As a child, I always enjoyed playing video games, but I never paid too much attention to the musical accompaniment in the background. It wasn’t until college that I first heard gaming music on its own. Prior to that, I simply enjoyed the music as background noise for games, or as musical cues that prompted me to “jump” or dodge an enemy. But then I met the man who eventually became my husband, and while we were dating, we burned musical CDs for one another—a sort of successor to traditional mix-tapes, if you will—and one of the CDs I received from him included two songs that forever changed the way I listened to video game music: One-Winged Angel and Liberi Fatali, both composed by Nobuo Uematsu for the Final Fantasy series.
Often referred to as the John Williams of the gaming world, Uematsu has been composing music for nearly three decades. He taught himself how to play the piano at 11 years old and later went on to join the video game company Square in 1985. A year later, he contributed music to Cruise Chaser Blassty, a science-fiction role-playing game. But it wasn’t until 1987, when he composed music for Final Fantasy, one of the most popular gaming franchises of all time, that he achieved notoriety in the video game industry. Since then, his musical compositions are featured in more than 30 games, including all but one of the 14 main series Final Fantasy titles.
Official concerts dedicated to Final Fantasy music began in Japan in 2002, known as 20020220—Music from Final Fantasy. In 2007, Uematsu began partnering with Grammy Award-winning conductor Arnie Roth to produce Distant Worlds: Music from Final Fantasy. Today, that concert series contains orchestrated music from all main series Final Fantasy games, and each song is accompanied by gameplay or screen captures, which are projected on a large screen.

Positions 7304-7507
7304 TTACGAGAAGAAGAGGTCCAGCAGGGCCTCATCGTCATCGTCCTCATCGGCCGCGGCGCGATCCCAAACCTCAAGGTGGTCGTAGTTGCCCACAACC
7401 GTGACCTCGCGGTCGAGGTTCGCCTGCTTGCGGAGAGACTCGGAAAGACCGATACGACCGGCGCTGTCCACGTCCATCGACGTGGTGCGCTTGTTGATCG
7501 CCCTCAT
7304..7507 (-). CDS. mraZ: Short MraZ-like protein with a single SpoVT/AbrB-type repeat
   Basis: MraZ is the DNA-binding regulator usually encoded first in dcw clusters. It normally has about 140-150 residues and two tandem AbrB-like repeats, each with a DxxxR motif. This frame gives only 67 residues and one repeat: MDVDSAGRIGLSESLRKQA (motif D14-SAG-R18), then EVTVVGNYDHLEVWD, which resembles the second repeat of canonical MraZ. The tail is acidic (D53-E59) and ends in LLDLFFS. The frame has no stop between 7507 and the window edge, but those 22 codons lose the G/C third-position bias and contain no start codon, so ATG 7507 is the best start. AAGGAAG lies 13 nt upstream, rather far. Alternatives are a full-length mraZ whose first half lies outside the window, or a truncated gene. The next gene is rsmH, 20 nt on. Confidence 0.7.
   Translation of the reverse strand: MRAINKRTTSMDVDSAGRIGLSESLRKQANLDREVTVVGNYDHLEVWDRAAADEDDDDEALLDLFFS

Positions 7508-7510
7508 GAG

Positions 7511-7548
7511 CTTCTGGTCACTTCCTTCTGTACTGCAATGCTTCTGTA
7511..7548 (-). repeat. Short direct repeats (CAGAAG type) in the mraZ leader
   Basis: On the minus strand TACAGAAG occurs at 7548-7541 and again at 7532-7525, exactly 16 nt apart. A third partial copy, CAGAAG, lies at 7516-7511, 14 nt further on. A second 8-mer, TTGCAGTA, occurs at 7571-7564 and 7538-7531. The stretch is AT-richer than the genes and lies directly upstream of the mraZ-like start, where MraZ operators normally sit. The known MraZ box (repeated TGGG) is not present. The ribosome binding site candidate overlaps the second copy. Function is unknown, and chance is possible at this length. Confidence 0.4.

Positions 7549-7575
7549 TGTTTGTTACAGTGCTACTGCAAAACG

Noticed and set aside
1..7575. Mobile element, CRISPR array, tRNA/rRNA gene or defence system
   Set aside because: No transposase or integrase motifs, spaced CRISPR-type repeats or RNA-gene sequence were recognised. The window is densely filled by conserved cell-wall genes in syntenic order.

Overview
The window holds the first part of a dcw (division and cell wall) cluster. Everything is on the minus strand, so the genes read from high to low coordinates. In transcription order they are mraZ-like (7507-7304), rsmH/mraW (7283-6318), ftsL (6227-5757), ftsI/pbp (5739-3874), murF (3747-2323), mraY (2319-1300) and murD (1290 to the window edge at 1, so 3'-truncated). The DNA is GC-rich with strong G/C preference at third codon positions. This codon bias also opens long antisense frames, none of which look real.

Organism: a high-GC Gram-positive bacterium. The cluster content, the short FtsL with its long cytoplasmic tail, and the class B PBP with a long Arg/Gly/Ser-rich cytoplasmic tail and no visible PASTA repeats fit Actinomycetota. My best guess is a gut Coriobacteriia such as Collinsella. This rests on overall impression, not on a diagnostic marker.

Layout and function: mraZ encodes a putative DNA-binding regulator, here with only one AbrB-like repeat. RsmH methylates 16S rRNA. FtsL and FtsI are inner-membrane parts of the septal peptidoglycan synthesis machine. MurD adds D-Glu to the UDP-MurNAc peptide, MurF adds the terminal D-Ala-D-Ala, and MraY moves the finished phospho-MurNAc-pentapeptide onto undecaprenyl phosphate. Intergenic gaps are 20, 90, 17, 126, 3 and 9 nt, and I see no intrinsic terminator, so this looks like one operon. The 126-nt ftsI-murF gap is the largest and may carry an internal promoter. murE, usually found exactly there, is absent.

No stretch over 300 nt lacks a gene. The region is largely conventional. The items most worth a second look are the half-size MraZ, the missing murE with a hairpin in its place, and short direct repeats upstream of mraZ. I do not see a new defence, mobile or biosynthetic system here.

Distant Worlds continues to achieve international recognition and travel to multiple countries around the world. And now, we at ICHEG are thrilled to announce a partnership with the Rochester Philharmonic Orchestra (RPO) in bringing Distant Worlds right here to Rochester, NY!
Join us on Thursday, October 29 at 7:30 p.m. in the Kodak Hall at Eastman Theatre for two magical hours of unforgettable gaming music. I’ll be hosting a talk-back following the concert, where audience members can ask questions of our esteemed panel members: conductor Arnie Roth and lead soloist Susan Calloway from Distant Worlds; video game preservationist Akinori Nakamura, a visiting scholar at The Strong and professor at Ritsumeikan University in Kyoto, Japan; and Stephen Jacobs, assistant director of RIT’s MAGIC Center and associate professor of Interactive Games and Media. Tickets are available at the RPO’s website, but they’re going fast, so don’t wait too long. You can also check out ICHEG’s Facebook page for a chance to win two complementary tickets to the concert!
We hope to see you all there!